With a fastball in the upper 90s and a hammer curve, plus his developing change, Wheeler could be a fixture of the Mets rotation for years to come. In the end, it proved to be a great trade for the Mets, as Beltran left San Francisco as a free agent for St. Louis in the offseason. Still, Wheeler said he doesn't exactly keep an eye on Beltran, even though he doesn't really have to because Beltran's name is often brought up around him.
"He's having a great year. I'm happy for him. I'm glad it worked out for him," Wheeler said. "It's worked out for me."
And for the Mets.
• Indians lefty Giovanni Soto threw a no-hitter Sunday for Double-A Akron against Altoona. Soto struck out six and walked three -- but got two double plays to aid his bid for the no-no. The 21-year-old was part of the 2010 trade that sent Jhonny Peralta to Detroit. Soto is 6-6 with a 3.73 ERA on the season.
• Astros shortstop Jonathan Villar fractured his right hand last week when he punched a door. He finished the game, going 1 for 4 with a home run, but X-rays taken afterward showed the fracture. He was scheduled to have surgery this week and will miss approximately six weeks. Villar, 21, was named the team's No. 3 prospect by Baseball America before the season and was hitting .261/.336/.396 with Double-A Corpus Christi, leading the league with 39 stolen bases and had 11 home runs and 50 RBI in 86 games.
• The Reds' first-round pick from 2011, right-hander Robert Stephenson, didn't sign until the mid-August deadline last year and didn't make his pro debut until last month. While many of the other pitchers from the Class of 2011 have been putting up big numbers, Stephenson hasn't had the chance to pitch against competition until recently. In five starts in the short-season Pioneer League, he's 1-0 with a 2.10 ERA, striking out 33 in 25 2/3 innings. The 19-year-old has also hit 97 on the radar gun.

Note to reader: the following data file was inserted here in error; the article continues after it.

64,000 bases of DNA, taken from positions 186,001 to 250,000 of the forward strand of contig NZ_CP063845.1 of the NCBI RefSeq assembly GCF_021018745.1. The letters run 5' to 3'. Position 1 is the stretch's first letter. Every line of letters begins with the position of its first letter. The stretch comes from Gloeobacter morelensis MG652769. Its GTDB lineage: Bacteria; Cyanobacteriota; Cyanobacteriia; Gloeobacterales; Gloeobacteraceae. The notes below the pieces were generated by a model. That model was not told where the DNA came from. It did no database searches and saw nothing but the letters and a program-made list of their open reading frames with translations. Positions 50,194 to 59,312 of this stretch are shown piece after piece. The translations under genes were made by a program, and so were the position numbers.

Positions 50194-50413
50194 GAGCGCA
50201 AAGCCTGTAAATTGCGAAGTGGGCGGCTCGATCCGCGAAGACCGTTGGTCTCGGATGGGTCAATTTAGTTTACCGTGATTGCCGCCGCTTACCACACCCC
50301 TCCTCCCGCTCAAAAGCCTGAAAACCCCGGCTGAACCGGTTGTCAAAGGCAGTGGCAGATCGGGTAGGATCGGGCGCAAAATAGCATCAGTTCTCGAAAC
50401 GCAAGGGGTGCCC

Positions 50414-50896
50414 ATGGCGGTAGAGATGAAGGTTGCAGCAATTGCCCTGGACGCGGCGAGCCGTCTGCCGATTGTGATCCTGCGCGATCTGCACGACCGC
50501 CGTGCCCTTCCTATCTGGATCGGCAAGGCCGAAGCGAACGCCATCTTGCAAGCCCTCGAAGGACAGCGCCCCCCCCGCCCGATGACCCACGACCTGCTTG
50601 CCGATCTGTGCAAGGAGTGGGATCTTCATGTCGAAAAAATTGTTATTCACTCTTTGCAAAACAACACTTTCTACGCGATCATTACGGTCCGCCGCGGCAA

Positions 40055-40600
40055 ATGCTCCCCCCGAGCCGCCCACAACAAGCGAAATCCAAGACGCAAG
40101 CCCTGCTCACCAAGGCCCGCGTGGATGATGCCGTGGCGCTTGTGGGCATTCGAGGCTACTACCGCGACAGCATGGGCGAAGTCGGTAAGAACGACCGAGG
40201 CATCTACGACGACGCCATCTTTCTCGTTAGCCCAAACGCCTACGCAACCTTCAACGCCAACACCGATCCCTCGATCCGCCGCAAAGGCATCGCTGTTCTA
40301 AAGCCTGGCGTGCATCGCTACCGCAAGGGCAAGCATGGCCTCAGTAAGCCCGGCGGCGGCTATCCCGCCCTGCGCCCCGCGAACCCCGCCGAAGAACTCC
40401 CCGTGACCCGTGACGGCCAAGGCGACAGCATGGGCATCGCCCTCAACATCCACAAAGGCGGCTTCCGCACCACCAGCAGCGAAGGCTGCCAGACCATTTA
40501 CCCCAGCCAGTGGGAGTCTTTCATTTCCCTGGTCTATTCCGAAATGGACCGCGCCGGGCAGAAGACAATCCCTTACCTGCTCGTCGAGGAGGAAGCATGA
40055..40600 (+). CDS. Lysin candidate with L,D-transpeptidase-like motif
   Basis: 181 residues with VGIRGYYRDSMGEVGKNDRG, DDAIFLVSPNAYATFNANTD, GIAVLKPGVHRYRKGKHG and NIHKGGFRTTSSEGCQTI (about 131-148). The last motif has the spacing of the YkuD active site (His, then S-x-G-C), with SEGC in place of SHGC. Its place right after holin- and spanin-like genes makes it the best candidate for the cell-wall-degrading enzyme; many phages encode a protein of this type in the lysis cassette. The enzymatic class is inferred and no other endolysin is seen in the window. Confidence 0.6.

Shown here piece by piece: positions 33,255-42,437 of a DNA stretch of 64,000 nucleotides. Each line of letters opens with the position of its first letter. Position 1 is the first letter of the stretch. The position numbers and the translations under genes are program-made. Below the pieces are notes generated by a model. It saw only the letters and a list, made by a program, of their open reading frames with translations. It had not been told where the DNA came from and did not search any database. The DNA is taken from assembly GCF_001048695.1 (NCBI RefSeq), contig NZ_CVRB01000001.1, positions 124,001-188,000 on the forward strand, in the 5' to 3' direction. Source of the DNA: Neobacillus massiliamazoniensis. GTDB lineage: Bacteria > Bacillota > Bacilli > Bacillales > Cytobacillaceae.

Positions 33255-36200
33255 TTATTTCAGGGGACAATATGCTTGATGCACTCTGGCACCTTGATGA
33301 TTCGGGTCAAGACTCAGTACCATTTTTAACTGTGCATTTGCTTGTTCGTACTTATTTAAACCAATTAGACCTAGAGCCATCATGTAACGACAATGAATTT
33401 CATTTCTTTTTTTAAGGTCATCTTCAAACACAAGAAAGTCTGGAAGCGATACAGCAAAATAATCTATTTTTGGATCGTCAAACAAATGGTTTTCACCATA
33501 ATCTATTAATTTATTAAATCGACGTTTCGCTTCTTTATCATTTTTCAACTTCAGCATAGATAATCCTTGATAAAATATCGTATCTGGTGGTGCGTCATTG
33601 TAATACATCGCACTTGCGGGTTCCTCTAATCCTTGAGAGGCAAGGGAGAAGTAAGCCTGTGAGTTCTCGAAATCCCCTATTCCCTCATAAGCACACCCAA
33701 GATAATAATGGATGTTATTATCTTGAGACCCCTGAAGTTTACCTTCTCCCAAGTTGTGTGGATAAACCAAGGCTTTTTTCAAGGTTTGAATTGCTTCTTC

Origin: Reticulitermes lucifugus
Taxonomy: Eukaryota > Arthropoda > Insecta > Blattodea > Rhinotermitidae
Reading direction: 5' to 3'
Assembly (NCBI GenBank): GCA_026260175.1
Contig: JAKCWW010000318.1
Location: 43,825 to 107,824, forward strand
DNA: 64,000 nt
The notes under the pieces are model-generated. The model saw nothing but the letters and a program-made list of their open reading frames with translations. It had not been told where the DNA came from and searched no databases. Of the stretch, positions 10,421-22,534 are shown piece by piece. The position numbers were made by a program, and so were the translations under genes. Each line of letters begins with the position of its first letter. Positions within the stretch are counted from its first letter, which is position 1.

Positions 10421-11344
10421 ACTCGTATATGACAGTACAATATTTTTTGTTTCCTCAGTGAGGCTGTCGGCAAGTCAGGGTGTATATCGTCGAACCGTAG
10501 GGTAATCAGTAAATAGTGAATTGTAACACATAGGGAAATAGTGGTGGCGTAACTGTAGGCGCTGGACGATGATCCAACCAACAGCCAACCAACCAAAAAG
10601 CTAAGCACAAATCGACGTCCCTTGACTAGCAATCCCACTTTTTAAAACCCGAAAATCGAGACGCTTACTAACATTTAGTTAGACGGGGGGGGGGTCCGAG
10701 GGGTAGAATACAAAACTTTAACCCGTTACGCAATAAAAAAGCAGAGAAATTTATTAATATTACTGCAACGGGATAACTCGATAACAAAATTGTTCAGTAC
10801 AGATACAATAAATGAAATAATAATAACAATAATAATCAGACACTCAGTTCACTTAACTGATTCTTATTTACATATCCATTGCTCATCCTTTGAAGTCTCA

• Mike Zunino, the third overall pick in this year's draft, has started his pro career much like he finished his college career -- on fire. Zunino, winner of the Golden Spikes Award as the nation's top college baseball player, is tearing up the Northwest League for the Mariners' short-season squad Everett. In his first five games, Zunino has seven hits in 17 at-bats, including three homers. After hitting his first pro homer on Tuesday, he had his first pro multi-homer game on Wednesday. After Wednesday's two-walk day, he's hitting .412/.500/1.000.
• The Mariners' Scott Savastano did something Wednesday that has to be pretty unusual -- the utility man not only hit a walk-off home run in the 18th inning for Triple-A Tacoma, but he also gave himself the win. A 28th-round pick out of New Hampshire's Franklin Pierce University in 2008, the 26-year-old appeared in three games last season as a pitcher and was making his first appearance on the mound this season in the top of the 18th in a game started by Danny Hultzen. After getting two ground outs and a fly out, he was the second batter in the bottom half of the inning. With Sacramento outfielder Shane Peterson on the mound (Peterson struck out the first batter he faced), Savastano hit his second home run of the season, ending the game that lasted five hours and 32 minutes. Savastano has played first base, second base, third base, left field, right field and pitcher this season. He's hitting .268/.338/.374.